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October 1991

Effects of Pharmacologic Agents on Human Keloids Implanted in Athymic Mice: A Pilot Study

Author Affiliations

From the Divisions of Otolaryngology-Head and Neck Surgery (Drs Waki and Crumley) and Surgical Oncology (Dr Jakowatz), Department of Surgery, University of California, Irvine; and the Department of Surgery, Veterans Affairs Medical Center, Long Beach, Calif (Drs Waki and Jakowatz). Dr Waki is now with Children's Hospital, Detroit, Mich.

Arch Otolaryngol Head Neck Surg. 1991;117(10):1177-1181. doi:10.1001/archotol.1991.01870220125023

• The treatment of keloids remains difficult. In experimental studies, lathyrogenic agents and colchicine have been shown to be effective in keloid prevention. Recently, a study was published of a new animal model utilizing human keloids implanted in athymic mice. We used the same model to compare the effects of penicillamine, acetylcysteine, colchicine, and triamcinolone acetonide. Unexpectedly, all keloids implanted showed a growth peak at 4 weeks and then regression in size. Histologic sections of the implanted keloids revealed peripheral vascularity, collagen bundles similar to the parent keloids, and no evidence of implant rejection. After 8 weeks, the mice treated with the lathyrogenic agents exhibited a higher rate of regression when compared with the control mice. While triamcinolone acetonide may have prevented keloid implant growth, drug toxic reaction may have been a factor.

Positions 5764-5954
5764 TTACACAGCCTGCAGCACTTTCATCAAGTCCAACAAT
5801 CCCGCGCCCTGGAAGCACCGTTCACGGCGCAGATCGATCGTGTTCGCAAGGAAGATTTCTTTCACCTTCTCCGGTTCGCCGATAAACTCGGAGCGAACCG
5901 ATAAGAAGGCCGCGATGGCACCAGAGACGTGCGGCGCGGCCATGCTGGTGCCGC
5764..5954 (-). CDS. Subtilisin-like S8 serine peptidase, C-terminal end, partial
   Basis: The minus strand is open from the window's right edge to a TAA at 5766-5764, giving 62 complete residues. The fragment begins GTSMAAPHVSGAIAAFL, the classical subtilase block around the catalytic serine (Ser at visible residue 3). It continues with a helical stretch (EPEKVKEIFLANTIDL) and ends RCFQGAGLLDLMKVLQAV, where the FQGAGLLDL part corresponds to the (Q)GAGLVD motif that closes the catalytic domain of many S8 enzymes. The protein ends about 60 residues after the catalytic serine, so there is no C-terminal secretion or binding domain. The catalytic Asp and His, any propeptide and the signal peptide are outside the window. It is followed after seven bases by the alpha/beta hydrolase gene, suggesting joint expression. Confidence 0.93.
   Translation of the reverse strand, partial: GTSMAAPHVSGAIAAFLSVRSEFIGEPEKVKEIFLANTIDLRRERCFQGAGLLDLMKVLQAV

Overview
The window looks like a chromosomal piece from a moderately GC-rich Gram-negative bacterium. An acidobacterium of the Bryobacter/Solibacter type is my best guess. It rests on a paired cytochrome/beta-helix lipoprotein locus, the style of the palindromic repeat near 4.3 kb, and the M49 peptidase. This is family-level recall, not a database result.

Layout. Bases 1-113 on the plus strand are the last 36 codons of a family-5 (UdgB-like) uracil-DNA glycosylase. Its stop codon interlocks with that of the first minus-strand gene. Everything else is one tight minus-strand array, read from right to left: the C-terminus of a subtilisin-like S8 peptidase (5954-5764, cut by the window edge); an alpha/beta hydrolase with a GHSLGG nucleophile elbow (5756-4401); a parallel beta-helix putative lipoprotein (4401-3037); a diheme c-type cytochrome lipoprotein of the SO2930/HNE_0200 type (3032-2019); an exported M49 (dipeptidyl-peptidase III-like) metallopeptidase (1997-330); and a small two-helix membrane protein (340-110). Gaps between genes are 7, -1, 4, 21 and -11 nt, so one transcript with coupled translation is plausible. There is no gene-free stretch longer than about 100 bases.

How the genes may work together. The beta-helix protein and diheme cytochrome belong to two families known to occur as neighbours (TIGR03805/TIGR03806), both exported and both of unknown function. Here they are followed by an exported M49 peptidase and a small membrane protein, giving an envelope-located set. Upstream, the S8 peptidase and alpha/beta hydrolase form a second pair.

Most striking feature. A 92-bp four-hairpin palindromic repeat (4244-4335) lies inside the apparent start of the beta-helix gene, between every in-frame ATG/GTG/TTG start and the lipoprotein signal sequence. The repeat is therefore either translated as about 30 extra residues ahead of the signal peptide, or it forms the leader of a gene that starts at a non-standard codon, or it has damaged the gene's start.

(Arch Otolaryngol Head Neck Surg. 1991;117:1177-1181)

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